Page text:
Welcome to CBE’s Library

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The Bible is full of vivid maternal descriptions of God, yet many of us are still uncomfortable using maternal language to talk about God or to God. Reclaiming God’s feminine attributes helps us grow closer to God.

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We in the church have the responsibility to lead the charge in revolutionizing our misuse of gendered language. We have the clearest picture of how gender relations should be. We have the power to change the narrative.

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The ESV translation of Ephesians 4:13 only creates confusion in a complementarian setting. It causes some women to question whether they can become mature Christians to the extent that men can. And that’s not okay.

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Hidden preconceptions cloud the behavior and language of our lives. One place this is clear is in how male pronouns and language dominate the language of educational settings, society, and the church.

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A deeper understanding of how the Finnish and German languages approach pronouns helps us see that it is possible to move past the nuances of language to the universal message of the Gospel.

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In the wake of the tragic Atlanta shooting on March 16, 2021, this article unpacks the response of the Southern Baptist church, which the shooter actively attended.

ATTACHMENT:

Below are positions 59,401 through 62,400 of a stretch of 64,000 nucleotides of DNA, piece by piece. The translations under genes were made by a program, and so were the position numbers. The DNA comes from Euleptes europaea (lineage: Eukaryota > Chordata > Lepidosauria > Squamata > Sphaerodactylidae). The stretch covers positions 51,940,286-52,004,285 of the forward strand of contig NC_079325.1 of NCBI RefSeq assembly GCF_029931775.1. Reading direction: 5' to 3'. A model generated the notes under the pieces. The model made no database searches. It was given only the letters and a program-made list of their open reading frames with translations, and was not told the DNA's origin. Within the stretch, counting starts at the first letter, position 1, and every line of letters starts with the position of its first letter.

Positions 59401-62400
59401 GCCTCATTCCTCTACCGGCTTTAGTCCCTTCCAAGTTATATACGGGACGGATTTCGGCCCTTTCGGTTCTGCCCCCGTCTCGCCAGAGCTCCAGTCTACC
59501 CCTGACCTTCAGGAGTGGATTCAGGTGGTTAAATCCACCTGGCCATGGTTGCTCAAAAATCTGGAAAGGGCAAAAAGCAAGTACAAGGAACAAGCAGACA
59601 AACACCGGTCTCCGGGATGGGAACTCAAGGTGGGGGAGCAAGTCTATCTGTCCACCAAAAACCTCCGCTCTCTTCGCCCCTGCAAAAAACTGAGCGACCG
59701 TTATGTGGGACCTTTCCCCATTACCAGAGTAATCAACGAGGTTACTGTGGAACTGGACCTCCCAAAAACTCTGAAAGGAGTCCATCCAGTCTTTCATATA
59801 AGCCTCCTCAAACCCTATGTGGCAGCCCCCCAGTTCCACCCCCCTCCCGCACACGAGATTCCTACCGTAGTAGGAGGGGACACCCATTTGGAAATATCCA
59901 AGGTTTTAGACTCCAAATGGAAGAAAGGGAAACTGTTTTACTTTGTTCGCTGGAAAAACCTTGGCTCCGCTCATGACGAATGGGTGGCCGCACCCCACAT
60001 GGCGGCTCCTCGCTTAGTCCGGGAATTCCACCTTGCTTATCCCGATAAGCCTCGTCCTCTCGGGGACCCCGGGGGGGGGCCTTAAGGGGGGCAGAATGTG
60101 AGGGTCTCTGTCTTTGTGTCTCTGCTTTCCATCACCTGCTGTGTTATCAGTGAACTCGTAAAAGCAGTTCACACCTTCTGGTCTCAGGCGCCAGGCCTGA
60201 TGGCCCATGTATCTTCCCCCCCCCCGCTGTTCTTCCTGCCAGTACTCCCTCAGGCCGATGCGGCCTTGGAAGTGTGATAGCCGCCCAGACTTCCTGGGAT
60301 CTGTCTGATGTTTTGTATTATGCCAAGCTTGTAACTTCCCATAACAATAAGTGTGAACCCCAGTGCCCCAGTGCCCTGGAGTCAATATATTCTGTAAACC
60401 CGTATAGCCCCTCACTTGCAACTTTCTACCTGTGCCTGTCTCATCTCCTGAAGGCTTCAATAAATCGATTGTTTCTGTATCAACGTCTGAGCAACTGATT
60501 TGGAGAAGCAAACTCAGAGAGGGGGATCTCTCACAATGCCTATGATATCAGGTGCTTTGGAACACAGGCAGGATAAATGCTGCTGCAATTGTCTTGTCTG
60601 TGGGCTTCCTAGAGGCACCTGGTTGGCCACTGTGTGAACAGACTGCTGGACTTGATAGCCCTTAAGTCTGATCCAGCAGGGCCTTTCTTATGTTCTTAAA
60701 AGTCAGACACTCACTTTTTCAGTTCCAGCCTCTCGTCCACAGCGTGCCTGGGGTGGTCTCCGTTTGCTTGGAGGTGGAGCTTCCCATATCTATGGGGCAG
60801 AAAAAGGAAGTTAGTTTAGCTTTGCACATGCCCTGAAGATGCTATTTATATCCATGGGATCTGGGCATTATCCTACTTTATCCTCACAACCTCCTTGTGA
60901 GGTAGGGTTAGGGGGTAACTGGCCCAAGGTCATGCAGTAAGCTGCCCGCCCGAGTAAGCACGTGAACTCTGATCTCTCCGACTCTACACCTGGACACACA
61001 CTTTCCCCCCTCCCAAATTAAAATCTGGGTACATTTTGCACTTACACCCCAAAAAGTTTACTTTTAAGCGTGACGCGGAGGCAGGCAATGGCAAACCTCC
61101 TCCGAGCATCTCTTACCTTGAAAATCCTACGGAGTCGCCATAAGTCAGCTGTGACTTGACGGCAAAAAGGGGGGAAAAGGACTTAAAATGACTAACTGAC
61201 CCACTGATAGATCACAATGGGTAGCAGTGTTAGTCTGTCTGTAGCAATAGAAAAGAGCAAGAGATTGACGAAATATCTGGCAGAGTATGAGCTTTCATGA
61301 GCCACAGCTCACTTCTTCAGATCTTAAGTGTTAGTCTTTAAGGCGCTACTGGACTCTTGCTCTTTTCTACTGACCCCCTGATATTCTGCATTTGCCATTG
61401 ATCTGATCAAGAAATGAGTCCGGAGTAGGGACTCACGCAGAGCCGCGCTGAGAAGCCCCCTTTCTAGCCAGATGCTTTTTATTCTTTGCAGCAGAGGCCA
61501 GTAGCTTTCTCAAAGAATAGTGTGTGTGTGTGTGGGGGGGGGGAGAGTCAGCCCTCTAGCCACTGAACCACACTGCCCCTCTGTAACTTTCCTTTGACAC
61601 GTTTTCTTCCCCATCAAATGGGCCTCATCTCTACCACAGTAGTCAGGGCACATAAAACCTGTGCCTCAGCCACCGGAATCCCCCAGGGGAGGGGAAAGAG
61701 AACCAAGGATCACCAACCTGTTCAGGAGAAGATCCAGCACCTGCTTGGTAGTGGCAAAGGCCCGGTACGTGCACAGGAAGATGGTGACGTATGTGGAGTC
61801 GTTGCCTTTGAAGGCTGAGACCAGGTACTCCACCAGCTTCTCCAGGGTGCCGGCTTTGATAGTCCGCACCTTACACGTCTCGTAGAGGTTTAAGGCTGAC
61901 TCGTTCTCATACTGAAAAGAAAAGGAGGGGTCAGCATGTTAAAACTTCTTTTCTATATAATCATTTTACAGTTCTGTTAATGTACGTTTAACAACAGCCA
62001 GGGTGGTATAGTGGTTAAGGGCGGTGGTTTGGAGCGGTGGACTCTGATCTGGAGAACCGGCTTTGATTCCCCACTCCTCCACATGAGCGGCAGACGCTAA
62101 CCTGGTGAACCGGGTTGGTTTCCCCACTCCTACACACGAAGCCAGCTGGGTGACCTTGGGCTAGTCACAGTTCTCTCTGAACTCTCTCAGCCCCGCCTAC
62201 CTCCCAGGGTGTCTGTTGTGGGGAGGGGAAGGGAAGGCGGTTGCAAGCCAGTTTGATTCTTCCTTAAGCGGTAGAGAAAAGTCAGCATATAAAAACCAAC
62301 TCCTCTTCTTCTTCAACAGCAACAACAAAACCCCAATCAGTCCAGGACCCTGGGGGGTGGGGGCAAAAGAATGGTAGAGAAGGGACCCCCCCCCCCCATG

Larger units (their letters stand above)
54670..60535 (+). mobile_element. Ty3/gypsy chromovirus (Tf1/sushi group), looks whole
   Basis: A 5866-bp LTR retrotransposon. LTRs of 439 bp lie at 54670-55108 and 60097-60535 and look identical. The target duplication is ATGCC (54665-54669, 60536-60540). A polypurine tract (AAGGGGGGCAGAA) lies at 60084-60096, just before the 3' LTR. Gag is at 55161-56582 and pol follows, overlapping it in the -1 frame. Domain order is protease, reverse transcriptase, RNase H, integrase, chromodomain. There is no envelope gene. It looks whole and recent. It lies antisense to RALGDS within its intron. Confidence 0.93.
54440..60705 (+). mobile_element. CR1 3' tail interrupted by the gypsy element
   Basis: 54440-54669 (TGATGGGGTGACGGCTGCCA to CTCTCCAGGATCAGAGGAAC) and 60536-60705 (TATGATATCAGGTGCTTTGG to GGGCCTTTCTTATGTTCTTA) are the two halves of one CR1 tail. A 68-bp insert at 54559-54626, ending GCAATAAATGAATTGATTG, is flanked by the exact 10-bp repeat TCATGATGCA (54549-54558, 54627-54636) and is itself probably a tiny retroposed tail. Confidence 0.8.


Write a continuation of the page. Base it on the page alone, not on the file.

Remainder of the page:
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Historical context can be the key to understanding uncomfortable biblical texts. When we frame the household codes in Colossians through the lived experience of Paul, we find a surprising, liberating message.

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Sojourner Truth was a remarkable woman. This article invites us to learn about and celebrate her life, while also lamenting the oppression she experienced that meant she had to be remarkable to be remembered. 

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Many people don’t know that African American women were leading and pastoring churches from the beginning of the modern Pentecostal movement in the early 1900s. Meet two of these women: Lucy Farrow and Jennie Evans Seymour. 

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Rev. Dr. Prathia Hall Wynn was a womanist theologian, pastor, mentor, and civil rights activist who developed the concept of a “freedom-faith.” She is an important figure in Black history, women’s history, church history, and American history for her work towards a church and an America where all people are considered equal, regardless of their race, ethnicity, class, or gender.  

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